I agree with your comment about working to get rid of the regulatory system (see: regulatory capture). This is good. But don't advocate for the food labeling band-aid that results in more government regulation.
If a drug manufacturer creates a drug that harms a patient, the patient should surely be able to sue the manufacturer - but the patient has to PROVE harm. If Monsanto is poisoning people, those people should seek legal redress against Monsanto in court by PROVING harm.
But this isn't the scenario you laid out. You laid out a scenario whereby organic crops were cross-pollinated by another farmer's GMO crops and you wanted to hold Monsanto liable. This is analogous to suing a golf ball manufacturer when your neighbor knocks out your window with his stray golf ball. The proper legal action would be against your neighbor, not the ball manufacturer.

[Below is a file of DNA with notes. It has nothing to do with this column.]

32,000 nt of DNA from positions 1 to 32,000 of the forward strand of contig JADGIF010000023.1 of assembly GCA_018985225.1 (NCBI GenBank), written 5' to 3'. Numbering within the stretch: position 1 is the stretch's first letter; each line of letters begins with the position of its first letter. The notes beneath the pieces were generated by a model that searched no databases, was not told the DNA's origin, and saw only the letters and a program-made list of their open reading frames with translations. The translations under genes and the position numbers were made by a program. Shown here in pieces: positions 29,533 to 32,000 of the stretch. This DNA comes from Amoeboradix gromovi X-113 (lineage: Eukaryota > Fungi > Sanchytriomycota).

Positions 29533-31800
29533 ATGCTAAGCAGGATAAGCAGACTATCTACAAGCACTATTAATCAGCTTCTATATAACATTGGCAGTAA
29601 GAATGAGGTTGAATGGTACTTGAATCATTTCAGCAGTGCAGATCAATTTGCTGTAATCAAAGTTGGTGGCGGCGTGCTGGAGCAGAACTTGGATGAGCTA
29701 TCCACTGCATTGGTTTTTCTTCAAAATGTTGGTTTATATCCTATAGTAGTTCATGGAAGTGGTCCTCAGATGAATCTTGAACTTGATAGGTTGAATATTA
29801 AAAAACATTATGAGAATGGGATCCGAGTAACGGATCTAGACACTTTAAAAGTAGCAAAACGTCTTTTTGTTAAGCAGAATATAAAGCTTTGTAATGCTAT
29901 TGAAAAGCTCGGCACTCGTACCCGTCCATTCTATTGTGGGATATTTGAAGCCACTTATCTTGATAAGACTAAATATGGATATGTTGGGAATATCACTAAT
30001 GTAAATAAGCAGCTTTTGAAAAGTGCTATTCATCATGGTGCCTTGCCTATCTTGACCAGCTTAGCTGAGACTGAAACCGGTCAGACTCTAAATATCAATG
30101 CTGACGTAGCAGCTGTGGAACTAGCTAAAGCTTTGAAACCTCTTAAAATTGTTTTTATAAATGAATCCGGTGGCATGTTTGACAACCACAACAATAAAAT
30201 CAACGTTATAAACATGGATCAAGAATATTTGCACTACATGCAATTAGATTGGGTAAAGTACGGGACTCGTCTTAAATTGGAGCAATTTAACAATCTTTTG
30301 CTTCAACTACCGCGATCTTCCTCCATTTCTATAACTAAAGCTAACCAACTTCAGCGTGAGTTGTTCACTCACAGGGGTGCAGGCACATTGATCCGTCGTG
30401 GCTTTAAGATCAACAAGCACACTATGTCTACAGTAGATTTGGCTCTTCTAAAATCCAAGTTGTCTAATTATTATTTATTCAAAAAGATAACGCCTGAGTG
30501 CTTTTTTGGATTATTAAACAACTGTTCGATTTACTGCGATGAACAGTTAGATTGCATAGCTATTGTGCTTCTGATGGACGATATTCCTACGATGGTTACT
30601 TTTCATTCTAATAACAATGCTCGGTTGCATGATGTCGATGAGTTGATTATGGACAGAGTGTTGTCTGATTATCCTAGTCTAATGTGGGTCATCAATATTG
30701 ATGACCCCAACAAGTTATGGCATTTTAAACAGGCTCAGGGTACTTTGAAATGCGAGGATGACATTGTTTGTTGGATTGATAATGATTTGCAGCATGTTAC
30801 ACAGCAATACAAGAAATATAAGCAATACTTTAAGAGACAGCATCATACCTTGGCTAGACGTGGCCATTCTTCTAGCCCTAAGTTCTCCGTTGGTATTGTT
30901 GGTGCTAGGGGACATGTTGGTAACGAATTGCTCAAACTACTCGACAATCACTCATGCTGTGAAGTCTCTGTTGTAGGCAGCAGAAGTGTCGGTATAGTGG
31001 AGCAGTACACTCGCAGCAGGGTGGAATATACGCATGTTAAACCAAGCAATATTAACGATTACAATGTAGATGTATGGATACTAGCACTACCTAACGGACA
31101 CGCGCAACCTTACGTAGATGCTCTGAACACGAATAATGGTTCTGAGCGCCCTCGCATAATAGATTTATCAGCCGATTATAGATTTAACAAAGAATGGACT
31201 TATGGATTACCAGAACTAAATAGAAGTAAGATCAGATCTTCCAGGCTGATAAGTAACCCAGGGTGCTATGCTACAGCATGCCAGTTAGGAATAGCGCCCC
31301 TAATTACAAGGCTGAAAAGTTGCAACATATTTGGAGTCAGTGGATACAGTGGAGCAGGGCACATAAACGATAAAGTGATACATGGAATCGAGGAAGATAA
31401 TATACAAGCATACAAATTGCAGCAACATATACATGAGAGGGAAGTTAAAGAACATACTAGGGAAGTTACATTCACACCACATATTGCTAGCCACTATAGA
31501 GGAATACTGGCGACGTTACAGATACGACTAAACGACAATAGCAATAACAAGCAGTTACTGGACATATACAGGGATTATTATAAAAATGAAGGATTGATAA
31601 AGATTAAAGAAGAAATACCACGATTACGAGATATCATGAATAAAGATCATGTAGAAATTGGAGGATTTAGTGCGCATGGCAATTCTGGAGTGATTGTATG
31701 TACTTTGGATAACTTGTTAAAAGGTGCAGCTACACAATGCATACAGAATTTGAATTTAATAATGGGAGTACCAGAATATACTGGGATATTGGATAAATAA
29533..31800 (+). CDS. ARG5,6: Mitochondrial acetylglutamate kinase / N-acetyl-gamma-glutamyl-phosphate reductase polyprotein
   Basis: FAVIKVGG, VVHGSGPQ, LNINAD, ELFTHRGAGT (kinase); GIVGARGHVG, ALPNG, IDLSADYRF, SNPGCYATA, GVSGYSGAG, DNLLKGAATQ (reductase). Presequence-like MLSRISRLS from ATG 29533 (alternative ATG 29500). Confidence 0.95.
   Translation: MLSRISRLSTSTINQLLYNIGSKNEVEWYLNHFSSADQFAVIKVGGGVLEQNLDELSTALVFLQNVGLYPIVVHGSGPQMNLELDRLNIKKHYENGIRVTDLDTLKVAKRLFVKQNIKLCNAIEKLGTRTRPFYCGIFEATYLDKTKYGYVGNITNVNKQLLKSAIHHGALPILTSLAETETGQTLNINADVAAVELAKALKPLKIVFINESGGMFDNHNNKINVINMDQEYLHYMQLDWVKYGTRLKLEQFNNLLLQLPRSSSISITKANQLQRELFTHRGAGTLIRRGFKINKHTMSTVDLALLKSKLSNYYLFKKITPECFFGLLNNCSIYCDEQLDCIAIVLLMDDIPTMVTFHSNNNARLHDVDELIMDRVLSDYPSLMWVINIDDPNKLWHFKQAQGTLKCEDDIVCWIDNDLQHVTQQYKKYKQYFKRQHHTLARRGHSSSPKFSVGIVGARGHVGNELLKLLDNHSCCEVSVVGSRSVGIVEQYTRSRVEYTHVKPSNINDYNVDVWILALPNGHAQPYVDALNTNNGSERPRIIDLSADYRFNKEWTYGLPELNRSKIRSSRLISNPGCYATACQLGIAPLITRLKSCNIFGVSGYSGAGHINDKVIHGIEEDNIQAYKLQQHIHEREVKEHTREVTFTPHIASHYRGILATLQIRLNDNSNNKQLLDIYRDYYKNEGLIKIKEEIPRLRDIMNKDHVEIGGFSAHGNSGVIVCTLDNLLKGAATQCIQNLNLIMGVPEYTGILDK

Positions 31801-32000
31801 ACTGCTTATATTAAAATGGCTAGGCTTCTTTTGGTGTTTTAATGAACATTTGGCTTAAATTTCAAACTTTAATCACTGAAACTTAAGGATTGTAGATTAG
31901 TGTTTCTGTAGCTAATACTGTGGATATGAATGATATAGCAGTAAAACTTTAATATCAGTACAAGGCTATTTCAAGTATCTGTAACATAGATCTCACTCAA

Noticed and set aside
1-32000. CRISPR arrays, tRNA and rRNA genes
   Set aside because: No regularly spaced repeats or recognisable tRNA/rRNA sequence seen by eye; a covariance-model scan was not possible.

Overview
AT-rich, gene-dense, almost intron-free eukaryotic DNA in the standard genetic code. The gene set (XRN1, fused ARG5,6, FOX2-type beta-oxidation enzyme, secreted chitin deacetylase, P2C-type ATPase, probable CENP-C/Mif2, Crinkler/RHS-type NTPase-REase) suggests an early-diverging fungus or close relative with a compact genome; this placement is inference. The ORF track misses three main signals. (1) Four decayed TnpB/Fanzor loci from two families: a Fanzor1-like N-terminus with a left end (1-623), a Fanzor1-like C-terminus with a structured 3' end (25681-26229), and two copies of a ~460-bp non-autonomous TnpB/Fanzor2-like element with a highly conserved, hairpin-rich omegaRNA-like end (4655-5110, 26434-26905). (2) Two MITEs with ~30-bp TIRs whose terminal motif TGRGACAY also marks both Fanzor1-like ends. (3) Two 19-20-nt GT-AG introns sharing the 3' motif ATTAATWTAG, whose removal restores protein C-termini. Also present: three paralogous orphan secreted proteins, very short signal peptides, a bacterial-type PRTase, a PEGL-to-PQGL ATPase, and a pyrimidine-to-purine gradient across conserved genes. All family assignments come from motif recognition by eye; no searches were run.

Further, saying "courts have to decide" is a cop-out. We're talking about what the status of the law SHOULD be and why it should be that way. This, literally, is the topic of conversation.
Murray Rothbard has discussed such matters, here: http://mises.org/daily/2120
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